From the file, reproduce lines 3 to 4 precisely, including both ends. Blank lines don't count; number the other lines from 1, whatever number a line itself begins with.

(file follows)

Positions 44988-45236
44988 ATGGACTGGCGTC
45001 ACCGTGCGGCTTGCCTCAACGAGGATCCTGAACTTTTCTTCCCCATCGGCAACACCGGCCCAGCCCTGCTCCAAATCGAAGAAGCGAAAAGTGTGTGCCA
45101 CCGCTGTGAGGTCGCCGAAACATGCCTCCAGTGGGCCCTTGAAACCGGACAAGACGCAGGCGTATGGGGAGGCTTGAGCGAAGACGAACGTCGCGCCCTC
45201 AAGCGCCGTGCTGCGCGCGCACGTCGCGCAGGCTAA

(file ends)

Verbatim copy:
45001 ACCGTGCGGCTTGCCTCAACGAGGATCCTGAACTTTTCTTCCCCATCGGCAACACCGGCCCAGCCCTGCTCCAAATCGAAGAAGCGAAAAGTGTGTGCCA
45101 CCGCTGTGAGGTCGCCGAAACATGCCTCCAGTGGGCCCTTGAAACCGGACAAGACGCAGGCGTATGGGGAGGCTTGAGCGAAGACGAACGTCGCGCCCTC